“The picture is mixed,” said Besheer Mohamed, a senior researcher at the Pew Research Center who specializes in religion.
“On the one hand, its seems clear that Muslims are a pretty small part of the population. On the other hand, they are concentrated in some states and metro areas that might increase their voting powers in those specific areas.”
This election season has been an anxious time for Muslim Americans. After the election, my Facebook feed was filled with Muslim mothers wondering how to explain to their children that the new president is a man who had proposed requiring them to register with the government, and called for a ban on people of their faith coming to the United States.
As we try to absorb what this election means, we must contend with how Muslims have been cast. For the president-elect, we are either terrorists or terrorist sympathizers, who are conflated with the threat of “radical Islam.” For the most part, Democrats too see Muslim Americans through a narrow counterterrorism lens.
At a solemn ceremony in St. Peter’s Basilica, to elevate 17 new cardinals, Pope Francis, on Nov. 19, delivered a ringing plea to the world, and his own Catholic Church, to reject “the virus of polarization and animosity," and the growing temptation to “demonize” those who are different.
The pontiff’s address came across as a powerful, gospel-based indictment of the populist and nationalist anger roiling countries around the world, displayed most recently by the stunning election of Donald Trump as president of the U.S.
A week after Donald Trump’s stunning election as president sent the country’s governance lurching to the right, the nation’s Catholic bishops sent a message of their own — at least on immigration — by putting Mexican-born Archbishop Jose Gomez of Los Angeles in line to become the first Latino to lead the American hierarchy.
But the vote at their annual fall meeting in Baltimore on Nov. 15 also suggested that the U.S. Conference of Catholic Bishops is still hesitant to fully endorse the more progressive and pastoral approach to ministry that Pope Francis has been championing since his election in 2013.
The incident seems like a straightforward hate crime: Swastikas sprayed in and around the New Jersey home of an Indian-American running for Congress earlier this month.
But the vandalism is steeped in religious and ethnic irony.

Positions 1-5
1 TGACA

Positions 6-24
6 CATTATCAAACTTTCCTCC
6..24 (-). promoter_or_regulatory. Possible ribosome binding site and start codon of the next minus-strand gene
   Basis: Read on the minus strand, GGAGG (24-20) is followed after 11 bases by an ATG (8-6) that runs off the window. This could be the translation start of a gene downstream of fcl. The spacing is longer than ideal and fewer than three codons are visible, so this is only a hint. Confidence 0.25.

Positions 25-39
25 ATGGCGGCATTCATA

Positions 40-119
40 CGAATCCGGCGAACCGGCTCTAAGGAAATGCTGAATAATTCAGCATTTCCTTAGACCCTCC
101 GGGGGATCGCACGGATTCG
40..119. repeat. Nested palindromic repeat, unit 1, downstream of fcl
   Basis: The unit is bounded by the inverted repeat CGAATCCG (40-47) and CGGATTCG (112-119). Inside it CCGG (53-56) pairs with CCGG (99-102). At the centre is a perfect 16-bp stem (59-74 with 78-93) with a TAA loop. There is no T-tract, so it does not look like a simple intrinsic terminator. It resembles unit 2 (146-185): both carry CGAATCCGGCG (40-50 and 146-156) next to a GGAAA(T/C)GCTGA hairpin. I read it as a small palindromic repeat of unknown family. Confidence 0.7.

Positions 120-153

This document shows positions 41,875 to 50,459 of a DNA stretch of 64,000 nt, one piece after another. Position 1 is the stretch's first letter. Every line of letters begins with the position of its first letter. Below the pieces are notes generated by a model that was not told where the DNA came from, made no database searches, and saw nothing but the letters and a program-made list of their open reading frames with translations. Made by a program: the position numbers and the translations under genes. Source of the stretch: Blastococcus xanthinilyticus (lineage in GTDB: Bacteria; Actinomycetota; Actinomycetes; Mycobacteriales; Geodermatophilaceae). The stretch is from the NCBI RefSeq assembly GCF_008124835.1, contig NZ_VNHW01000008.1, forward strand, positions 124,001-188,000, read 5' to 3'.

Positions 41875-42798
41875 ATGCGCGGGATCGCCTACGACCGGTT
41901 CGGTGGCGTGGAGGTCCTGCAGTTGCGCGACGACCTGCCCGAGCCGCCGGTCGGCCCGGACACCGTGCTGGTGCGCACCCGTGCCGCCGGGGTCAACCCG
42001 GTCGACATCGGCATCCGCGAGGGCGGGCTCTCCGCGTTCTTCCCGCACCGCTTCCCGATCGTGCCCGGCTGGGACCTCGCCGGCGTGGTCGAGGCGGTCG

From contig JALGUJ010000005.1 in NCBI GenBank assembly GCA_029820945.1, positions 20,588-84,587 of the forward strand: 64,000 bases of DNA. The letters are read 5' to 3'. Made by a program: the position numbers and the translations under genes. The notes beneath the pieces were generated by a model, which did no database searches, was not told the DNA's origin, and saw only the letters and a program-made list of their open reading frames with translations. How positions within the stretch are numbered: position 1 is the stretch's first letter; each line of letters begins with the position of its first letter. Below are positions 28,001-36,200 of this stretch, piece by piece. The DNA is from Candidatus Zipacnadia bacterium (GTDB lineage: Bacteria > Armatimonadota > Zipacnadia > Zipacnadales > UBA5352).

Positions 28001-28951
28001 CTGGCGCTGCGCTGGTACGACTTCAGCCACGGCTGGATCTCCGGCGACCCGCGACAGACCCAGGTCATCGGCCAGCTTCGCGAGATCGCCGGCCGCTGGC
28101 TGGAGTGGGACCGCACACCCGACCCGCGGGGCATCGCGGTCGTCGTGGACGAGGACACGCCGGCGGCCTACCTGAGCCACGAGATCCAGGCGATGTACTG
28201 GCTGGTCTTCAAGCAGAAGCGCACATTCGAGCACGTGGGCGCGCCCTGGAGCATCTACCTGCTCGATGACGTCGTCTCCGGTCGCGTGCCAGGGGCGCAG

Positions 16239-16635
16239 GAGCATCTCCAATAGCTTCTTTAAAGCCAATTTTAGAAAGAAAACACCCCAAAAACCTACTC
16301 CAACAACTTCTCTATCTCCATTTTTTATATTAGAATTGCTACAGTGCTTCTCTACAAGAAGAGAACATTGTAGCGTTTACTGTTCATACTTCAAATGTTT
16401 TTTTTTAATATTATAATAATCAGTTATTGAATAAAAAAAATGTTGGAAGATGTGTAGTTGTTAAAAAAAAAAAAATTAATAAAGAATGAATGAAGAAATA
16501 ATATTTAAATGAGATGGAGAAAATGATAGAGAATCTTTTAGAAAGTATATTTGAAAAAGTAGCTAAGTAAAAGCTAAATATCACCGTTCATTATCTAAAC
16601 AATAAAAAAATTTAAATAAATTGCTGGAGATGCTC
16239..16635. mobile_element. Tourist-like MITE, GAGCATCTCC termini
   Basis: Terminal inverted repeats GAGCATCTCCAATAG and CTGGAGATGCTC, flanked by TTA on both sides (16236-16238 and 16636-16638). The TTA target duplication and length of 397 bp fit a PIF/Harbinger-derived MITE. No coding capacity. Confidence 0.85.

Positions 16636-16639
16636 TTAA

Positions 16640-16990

“It is very, very, very tragic that a woman died,” he said. “But I’ve been at the train station and thirty people are at that same spot on other days.
“One death is one too many, but just to look at how a train stops and a few hundred people get off, and sometimes a few at one time go left to the Path (commuter trains), others go right to the light rail. It could have been so much worse.”
But others viewed things differently.
If we who are Christians participate in the political process and in the public discourse as we are called to do — the New Testament tells us that we are to participate in the life of the polis, in the life of our society — the principle on which Christians must vote is the principle, Does this look like love of neighbor? If it does, we do it; if it doesn’t, we don’t.
We evaluate candidates based on that. We evaluate public policy based on that. And that has nothing to do with whether you’re a Republican or a Democrat, liberal or conservative. It has to do with if you say you’re a follower of Jesus, then you enter the public sphere based on the principle of love which is seeking the good and the welfare of the “other.” That’s a game-changer.
Super Tuesday ended with big wins for Hillary Clinton and Donald Trump, but New Jersey Gov. Chris Christie is the one making headlines, despite the fact that he dropped out of the presidential race last month. Six New Jersey newspaper editorial boards are now calling on the governor to resign, according to USA Today.
This weekend marks the third anniversary of the mass shooting at Sandy Hook Elementary School in Newtown, Conn. It is the second anniversary of the Gun Violence Prevention Sabbath, organized by Faiths United Against Gun Violence, which invites religious communities across the country to engage in prayer, advocacy and witness against the epidemic of gun violence, which claims 30,000 lives a year in America.
It’s beginning to look a lot like Christmas here. But Hanukkah? Not so much.
In this town of about 90,000 residents, including a large Jewish enclave, a complaint over a menorah set up beside a decorated Christmas tree in Town Square has triggered the menorah’s removal and upset numerous residents and at least one downtown merchant, who says township officials acted rashly.
For decades, Lakewood’s display has featured a Christmas tree and a small menorah. No one has complained until now, township officials say.
Gov. Chris Christie created a stir during a trade trip to London this week when he defended parents’ right to decide whether their children should get mandated vaccines — remarks that a spokesman quickly clarified by saying the governor “believes vaccines are an important public health protection.”
Back home in New Jersey, where Christie’s health commissioner has been a vocal advocate for vaccinations, parents already have the right to make those decisions if they put in writing that accepting vaccines violates their religious beliefs.
In the 2013-14 school year, nearly 9,000 New Jersey children used a religious exemption to decline immunizations that under state law children must receive in order to attend school. The largest number of exemptions were sought in Hunterdon, Monmouth, Warren, and Sussex counties, according to state education department data.
A parent need only submit a signed statement indicating “immunization interferes with the free exercise of the pupil’s religious rights,” according to the health department website.
Parents do not need to produce a letter from a clergy member or cite religious doctrine.
New Jersey is often dismissed as a cultural wasteland of traffic jams and suburban sprawl, mobster graveyards and lost dreams — source material for native son rockers like Bruce Springsteen and Jon Bon Jovi.
But soon the state may also be known as home of the latest American saint, a Bayonne-born nun who is to be beatified in Newark next month.
The beatification of Sister Miriam Teresa Demjanovich, who died in 1927 at the age of 26, puts her one step away from formal canonization.